By Alison Knopf
This summer, Bay Area Addiction Research and Treatment (BAART) sued the city of Concord, California after a three-year effort to site its methadone clinic there. Amitai Schwartz represented BAART and BAART’s owner, BayMark Health Services.
It is a classic case; everything seemed to be moving forward (with some hitches, of course), and after a few years a site was located. Then the neighbors heard about it. They protested, and local officials caved to the popular pressure.
The lawsuit requests an injunction against the city and anyone succeeding or working with it from prohibiting the use of the location─2152-58 Solano Way─as a methadone treatment clinic. It also requests costs and attorneys’ fees.
The city’s economic development office allowed the use of the facility at the location, and classified it as a medical office. However, city planners then reclassified it as a medical “clinic,” a use that is not allowed in a commercial and mixed-use zoning district.
BAART then went looking for other spots, found one that did allow a medical “clinic,” and began paying rent at the site in April. In November of 2017, however, NIMBY (not in my back yard) took over the official process, and residents didn’t want the facility near them. At the same time, the city’s economic development office decided the center should be a “social service facility,” which requires an additional permit.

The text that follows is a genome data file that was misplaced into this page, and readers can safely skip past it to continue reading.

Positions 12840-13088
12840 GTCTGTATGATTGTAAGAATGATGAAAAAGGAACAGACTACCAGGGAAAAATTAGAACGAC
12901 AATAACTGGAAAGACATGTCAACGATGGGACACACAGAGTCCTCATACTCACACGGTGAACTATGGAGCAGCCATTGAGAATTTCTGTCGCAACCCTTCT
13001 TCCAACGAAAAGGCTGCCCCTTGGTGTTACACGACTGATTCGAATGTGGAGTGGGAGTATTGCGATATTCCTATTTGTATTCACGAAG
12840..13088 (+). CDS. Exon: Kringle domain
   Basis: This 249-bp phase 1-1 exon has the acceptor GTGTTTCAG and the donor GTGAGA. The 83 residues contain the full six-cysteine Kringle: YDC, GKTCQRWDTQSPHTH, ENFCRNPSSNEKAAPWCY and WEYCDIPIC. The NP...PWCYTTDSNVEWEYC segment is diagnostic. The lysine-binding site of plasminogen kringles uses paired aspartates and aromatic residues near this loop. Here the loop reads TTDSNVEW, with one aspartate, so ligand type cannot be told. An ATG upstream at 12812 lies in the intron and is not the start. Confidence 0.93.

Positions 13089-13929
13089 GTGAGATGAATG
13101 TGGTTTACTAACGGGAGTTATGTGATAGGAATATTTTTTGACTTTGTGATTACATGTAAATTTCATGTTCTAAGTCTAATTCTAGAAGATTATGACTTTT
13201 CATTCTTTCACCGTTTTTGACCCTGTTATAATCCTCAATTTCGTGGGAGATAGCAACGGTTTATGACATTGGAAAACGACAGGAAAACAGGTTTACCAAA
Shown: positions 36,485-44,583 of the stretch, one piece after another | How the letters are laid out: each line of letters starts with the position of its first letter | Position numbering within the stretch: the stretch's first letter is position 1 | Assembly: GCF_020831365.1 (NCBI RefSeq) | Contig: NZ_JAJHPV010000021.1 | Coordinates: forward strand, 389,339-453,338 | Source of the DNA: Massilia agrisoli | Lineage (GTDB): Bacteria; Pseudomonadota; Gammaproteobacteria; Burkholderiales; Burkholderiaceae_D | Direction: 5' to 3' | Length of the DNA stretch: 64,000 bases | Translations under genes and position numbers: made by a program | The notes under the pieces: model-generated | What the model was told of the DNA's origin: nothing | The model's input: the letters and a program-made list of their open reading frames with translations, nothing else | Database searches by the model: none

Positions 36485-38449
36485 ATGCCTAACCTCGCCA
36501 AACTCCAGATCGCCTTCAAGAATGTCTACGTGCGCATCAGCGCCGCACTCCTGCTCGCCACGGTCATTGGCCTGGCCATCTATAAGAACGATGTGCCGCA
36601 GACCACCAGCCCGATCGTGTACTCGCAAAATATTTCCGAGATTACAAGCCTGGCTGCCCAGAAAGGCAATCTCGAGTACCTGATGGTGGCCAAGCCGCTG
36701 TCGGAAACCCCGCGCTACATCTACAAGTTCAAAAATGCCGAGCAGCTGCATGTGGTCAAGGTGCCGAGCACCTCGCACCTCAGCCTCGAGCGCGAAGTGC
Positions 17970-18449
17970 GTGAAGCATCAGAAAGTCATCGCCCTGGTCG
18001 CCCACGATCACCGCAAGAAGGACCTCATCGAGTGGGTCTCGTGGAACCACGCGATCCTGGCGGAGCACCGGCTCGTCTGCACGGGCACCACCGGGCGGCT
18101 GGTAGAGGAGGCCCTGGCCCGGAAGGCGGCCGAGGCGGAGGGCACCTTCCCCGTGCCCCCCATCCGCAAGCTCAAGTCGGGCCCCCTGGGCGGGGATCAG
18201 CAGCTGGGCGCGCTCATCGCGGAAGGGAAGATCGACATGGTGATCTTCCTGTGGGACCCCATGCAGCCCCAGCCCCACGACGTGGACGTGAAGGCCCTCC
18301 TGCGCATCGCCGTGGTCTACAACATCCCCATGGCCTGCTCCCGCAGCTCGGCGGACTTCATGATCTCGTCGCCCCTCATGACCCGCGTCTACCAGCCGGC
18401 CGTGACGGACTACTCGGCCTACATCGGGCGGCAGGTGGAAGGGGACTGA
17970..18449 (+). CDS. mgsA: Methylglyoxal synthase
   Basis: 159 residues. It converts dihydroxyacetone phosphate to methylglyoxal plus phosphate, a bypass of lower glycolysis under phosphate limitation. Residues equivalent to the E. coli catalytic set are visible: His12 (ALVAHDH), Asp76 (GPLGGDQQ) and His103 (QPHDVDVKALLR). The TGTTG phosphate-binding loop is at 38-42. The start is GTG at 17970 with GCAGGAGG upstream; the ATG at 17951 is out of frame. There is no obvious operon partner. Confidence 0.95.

BAART Appealed; Negotiations With the City Fell Apart
The lawsuit─like others involving NIMBY─is based on the state’s incorporation of the Americans with Disabilities Act (ADA). In the lawsuit, BAART charges the city with changing the classification of the facility, with the intention of violating the rights of people with disabilities. Under the ADA, patients seeking or in treatment at Opioid Treatment Programs (OTPs) have a protected disability.
BAART already has two other OTPs in Contra Costa County, where Concord is located. One of them, in Antioch, lost a legal fight to prevent the clinic from locating there in the 1990s.
The case was filed in United States District Court for the Northern District of California, and is called BAART Programs, Inc., BayMark Health services, Inc., and Addiction Research and Treatment, Inc. vs. City of Concord and Andrea Ouse (who changed the designation to “social services facility” after residents protested the siting).
“Under California law it is unlawful to discriminate because of disability or the perception that a person is disabled,” the lawsuit states. “The patients who would be treated at the BAART clinic are disabled within the meaning” of state code.
For a Contra Costa County report that found more treatment is needed, go to http://www.cc-courts.org/civil/docs/grandjury/1806_The_Opioid_Crisis.pdf.